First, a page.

>> folder, there were some CHKDSK related files. They were stored in binary
    >> mode, and were not decipherable. The files were fairly small. Now, what's
    >> wrong with this observation ? Windows 7 makes all attempts at accessing
    >> SVI "Access Denied". Not even NFI or contig can get in there, running
    >> elevated.
    >> To do what I did, I had to do it from Linux. And there is a danger, if you
    >> screw around in there, Windows 7 won't boot the next time. So it's not
    >> like
    >> in good conscience, I can recommend heading in that direction.
    >> Stay out of there!
    >>
    >> It's possible the output options of CHKDSK, depend on whether
    >> it's run from GUI or from command line. From GUI, perhaps the
    >> results are stored in Event Viewer somewhere. From command line,
    >> there'd be an option to dump them to the screen.
    >>
    >> Since CHKDSK can run from early in the Windows booting process
    >> (before C: is mounted for actual usage), there is a problem
    >> at that point in time, with recording anything. I don't know
    >> how they handle that. To CHKDSK C:, C: would normally be
    >> busy, and the OS instead schedules C: for a check on the
    >> next reboot. And then, a particular registry key is modified,
    >> so that the CHKDSK command gets run, and right before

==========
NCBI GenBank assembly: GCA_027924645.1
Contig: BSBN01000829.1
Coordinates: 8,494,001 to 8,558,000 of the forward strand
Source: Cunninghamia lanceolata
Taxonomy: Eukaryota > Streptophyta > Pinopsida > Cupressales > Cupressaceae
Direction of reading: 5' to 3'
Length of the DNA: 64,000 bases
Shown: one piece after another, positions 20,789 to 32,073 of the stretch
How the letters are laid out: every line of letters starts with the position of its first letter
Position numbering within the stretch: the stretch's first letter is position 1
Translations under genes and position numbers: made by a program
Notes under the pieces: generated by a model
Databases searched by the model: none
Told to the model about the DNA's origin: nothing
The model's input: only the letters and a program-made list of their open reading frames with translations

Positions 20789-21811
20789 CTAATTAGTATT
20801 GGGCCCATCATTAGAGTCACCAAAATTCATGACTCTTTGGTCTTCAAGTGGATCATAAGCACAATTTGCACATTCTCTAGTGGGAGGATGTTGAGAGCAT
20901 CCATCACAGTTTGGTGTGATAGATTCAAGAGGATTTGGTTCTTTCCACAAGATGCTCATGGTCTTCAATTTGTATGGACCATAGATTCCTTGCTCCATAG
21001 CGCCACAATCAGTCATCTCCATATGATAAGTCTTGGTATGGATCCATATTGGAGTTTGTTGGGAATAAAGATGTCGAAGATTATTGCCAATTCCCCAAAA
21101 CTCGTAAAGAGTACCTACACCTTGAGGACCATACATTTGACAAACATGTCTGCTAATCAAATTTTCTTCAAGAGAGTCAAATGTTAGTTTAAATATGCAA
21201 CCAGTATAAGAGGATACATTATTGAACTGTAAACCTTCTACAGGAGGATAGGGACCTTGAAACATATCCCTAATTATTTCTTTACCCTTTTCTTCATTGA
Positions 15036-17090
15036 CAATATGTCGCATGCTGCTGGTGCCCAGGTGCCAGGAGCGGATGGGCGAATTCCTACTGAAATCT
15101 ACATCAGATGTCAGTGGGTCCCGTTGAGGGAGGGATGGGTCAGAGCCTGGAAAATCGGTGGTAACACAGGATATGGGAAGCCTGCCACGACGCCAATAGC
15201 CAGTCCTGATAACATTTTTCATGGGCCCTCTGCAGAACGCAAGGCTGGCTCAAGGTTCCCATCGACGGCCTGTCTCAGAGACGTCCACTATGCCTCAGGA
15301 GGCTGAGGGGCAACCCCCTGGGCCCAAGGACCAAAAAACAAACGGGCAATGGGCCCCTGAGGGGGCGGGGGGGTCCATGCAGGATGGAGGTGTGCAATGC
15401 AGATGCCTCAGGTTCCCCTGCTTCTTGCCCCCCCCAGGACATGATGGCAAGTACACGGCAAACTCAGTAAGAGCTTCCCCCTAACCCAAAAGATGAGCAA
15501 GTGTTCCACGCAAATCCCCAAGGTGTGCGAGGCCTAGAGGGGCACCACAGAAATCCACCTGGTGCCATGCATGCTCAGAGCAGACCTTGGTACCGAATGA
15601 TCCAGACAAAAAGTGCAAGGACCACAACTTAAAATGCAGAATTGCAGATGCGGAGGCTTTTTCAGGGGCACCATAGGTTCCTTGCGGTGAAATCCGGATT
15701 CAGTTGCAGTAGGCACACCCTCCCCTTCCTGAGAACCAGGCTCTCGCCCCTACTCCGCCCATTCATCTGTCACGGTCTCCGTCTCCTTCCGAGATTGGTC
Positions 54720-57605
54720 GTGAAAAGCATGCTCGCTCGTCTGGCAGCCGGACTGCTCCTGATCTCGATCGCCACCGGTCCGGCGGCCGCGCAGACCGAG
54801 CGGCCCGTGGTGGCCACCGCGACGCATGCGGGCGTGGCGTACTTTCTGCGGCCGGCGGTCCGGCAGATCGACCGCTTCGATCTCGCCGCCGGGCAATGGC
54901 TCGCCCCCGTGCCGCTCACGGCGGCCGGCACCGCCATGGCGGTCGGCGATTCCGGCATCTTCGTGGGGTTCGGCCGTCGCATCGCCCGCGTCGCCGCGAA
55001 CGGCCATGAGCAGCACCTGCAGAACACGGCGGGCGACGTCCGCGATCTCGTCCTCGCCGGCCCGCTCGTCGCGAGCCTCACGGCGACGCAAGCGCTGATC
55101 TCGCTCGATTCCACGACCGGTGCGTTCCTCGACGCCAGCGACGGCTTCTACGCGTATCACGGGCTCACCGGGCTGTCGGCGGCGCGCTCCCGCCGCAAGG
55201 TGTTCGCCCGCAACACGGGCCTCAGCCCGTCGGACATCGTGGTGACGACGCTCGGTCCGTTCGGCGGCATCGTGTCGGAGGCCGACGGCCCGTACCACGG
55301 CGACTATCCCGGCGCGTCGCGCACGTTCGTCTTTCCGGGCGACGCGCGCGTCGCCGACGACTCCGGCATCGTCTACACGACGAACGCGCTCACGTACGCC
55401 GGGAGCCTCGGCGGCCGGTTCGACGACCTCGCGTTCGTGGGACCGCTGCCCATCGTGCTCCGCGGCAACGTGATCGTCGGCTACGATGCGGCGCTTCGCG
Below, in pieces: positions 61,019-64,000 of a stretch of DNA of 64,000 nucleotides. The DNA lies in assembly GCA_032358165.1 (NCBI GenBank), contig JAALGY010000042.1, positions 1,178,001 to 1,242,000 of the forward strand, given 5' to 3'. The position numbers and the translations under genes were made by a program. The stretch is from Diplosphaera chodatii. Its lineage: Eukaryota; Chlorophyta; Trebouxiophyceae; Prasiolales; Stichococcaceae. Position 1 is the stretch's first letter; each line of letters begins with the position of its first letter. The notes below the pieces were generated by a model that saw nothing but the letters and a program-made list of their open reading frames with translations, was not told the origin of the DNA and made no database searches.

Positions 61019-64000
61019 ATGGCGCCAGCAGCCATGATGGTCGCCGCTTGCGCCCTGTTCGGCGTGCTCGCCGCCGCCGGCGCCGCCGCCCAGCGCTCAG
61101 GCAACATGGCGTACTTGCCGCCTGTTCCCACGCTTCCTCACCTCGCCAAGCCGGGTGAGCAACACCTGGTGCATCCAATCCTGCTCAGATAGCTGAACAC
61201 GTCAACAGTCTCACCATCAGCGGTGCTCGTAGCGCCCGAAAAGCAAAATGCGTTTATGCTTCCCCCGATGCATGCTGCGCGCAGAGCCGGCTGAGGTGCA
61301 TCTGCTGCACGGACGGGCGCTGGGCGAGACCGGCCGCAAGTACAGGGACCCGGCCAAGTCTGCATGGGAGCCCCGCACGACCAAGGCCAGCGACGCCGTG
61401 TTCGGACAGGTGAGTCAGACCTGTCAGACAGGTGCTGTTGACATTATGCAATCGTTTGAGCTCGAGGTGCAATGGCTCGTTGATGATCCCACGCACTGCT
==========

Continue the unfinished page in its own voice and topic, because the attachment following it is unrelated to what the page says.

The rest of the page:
>> Windows is fully started. For partitions other than C:,
    >> a CHKDSK can be run immediately (with output as a function
    >> of launching method).
    >>
    >> It's Windows - it's meant to be mysterious.
    >>
    >> Paul

    >
    > Win XP Home, SP3.
    >
    > CHKDSK runs at boot time. One selects it from within Windows, but it does
    > not run until the next boot sequence. There is no reason that the process
    > cannot halt when finished, and wait for user intervention to proceed to
    > launching Windows. Indeed, not only is there no reason that the boot
    > sequence cannot be halted when CHKDSK is finished, it is stupid from where I
    > sit that there is not a requirement for user intervention before Windows can
    > begin to load. Sure, how many people run CHKDSK? Not many, I am sure. But
    > anybody that's doing diagnostics on a machine might want to do it, and they